Nord Friesland (North Frisia)
Köge – Watten – Inseln (reclaimed land, mudflats, islands)
by Walter Raabe, 1994, Germany
This book about the extreme northwest part of Schleswig-Holstein, Germany, contains over thirty aerial photographs of this unique area as well as the history and modern day description of same. Two useful maps also appear: North Frisia (from the Danish border south to the Eider River), showing towns, islands, and koogs; and North Frisia in 1231, prior to the devasting flood of 1362 which re-arranged the land and sandbars.
First, a list of words from the German text with their English meanings:
au/aue = water meadow, pasture
bauernhof = farm
damm = dam, dike
deich = dike
dorf = village
en = plural word ending
flut = flood, high tide
geschicte = history, story
hafen = harbor, port
hallig = small island
haus = house
hof = farm, courtyard
horn = peak, cape
inseln = islands
jahr/jahre = year
jahrhundert = century
koog = reclaimed (from body of water) land, polder
kreis = county
land = land
meer = sea, ocean
moor = bog, swamp, peatbog, fen, marshland
nord = north
Nordsee = North Sea
ost/oest = east
polder = reclaimed land, koog
sand = sand, sandbank
see = lake, pond
stadt = city
strand = beach, seashore
strom = flood, flow, broad river/stream
sturm = storm
sud = south
tief = deep, extreme
tiel = part
vieh = cattle
warft/werft = dock
wasser = water
watten = mud-flats
wattenmeer = shoals, shallows, mud-flats
weg = way
west = west
Items of interest from the book, in page order:
p.2 Full-page map of North Frisia with towns, main roads, islands,reclaimed land, and sandbanks indicated. Some small villages do not appear. Note the many koogs along the edge of the mainland – this is the land that was reclaimed from the salty sea (reclaim = to make available for human use by changing natural conditions).
p.12 Photo of a Paulsen. Caption: 1871 recruit Martin Paulsen – here with his legendary telescope – the Hallig Suderoog (island soouth of Pellworm).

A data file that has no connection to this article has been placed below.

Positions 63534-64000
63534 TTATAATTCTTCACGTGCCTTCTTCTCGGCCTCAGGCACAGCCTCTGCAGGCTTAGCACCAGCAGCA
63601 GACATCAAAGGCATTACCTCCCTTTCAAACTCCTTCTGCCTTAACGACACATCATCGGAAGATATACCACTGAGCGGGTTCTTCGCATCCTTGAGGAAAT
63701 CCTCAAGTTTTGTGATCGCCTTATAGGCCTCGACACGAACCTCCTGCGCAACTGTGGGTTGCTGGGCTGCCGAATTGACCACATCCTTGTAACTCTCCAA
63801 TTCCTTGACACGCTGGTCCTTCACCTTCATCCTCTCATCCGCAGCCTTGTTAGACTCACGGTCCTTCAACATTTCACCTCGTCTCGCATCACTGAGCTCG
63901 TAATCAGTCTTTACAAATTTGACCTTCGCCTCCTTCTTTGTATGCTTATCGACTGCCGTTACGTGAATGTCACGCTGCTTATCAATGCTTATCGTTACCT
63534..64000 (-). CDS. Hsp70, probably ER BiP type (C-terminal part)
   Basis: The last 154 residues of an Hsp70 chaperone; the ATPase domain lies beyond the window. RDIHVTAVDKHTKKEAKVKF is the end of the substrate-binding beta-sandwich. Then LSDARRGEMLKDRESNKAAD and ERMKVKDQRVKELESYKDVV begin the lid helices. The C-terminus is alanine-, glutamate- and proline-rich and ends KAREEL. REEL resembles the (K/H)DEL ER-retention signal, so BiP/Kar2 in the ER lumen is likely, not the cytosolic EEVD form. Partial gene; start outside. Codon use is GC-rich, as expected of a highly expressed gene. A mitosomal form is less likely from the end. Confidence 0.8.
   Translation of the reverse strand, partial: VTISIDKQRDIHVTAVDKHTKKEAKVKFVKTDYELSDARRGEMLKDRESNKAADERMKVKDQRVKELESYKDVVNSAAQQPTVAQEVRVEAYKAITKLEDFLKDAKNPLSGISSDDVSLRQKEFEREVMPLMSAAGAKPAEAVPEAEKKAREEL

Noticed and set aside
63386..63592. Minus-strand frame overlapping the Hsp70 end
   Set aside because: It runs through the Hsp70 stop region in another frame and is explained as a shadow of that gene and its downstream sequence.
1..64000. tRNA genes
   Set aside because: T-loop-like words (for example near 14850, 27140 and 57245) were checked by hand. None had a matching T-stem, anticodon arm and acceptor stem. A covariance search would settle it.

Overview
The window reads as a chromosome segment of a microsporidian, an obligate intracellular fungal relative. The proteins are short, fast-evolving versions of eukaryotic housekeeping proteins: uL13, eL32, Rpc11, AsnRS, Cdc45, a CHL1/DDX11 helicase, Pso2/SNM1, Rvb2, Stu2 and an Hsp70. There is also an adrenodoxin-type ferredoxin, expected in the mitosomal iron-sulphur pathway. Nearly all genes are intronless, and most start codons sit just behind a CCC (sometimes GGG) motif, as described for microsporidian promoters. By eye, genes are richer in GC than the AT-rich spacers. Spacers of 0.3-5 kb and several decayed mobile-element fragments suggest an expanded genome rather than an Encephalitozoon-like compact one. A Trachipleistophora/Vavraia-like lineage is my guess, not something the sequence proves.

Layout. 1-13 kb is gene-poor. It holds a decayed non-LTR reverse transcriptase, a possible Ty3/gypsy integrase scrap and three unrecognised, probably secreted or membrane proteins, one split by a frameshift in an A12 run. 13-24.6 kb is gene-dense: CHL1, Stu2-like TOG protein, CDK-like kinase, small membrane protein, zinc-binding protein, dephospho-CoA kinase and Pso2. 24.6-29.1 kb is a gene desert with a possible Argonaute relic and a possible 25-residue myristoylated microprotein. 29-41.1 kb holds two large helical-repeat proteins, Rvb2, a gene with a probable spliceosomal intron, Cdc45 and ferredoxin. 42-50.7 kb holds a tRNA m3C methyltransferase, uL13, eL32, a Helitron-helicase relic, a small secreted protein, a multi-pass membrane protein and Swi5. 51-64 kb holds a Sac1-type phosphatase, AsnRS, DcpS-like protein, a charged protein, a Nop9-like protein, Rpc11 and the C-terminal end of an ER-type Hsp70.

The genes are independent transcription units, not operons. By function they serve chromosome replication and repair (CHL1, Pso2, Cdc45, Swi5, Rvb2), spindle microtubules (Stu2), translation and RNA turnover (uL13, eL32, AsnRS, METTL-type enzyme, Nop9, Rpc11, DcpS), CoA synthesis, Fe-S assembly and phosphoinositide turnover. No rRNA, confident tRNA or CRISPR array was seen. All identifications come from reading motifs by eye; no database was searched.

p.13 Photo of an American B-17 which crashed at Suderoogsand during World War II.
p.15, on right, 3rd paragraph includes The building of ships in Husum is a long tradition since 1796. see photo on p. 16.
p.17, on right, low on page – 1/3 of the poem Die Stadt (The City) by (the famous) Theodor Storm from Husum. Dichter = poet. In English in its entirety:
By the grey shore, by the grey sea
And set apart, lies the town;
The fog lies heavy on the roofs,
And through the stillness roars the sea,
Dully around the town.
No forest murmurs, nor do birds
Sing contantly in May;
Only the goose o;n aautumn nights,
With its harsh cry, flies by,
On the shore the grasses sway.
Yet all my heart belongs to you,
You grey town by the sea;
The magic of my youth, evermore
Will rest and smilke on you, on you,
You grey town by the sea.
p.19, on right, 3rd paragr. – Harro Feddersen from Husum in 1685 (Jones Co. IA name).
p.21, on right, last sentence – Klaus Groth from Dithmarsch, just south of the Eider River (Jones Co. IA name).
p. 23, left, last paragraph – Clausen (Jones Co. IA name).
p. 23 Leck (town) is discussed.
p.24, 27, & 30 – Hansen (Jones Co. IA name).
p.34 & 35 are about the major floods of 1362, 1634, 1825, 1962, 1990. Perhaps more.
p.38 includes Busch (Jones Co. IA name).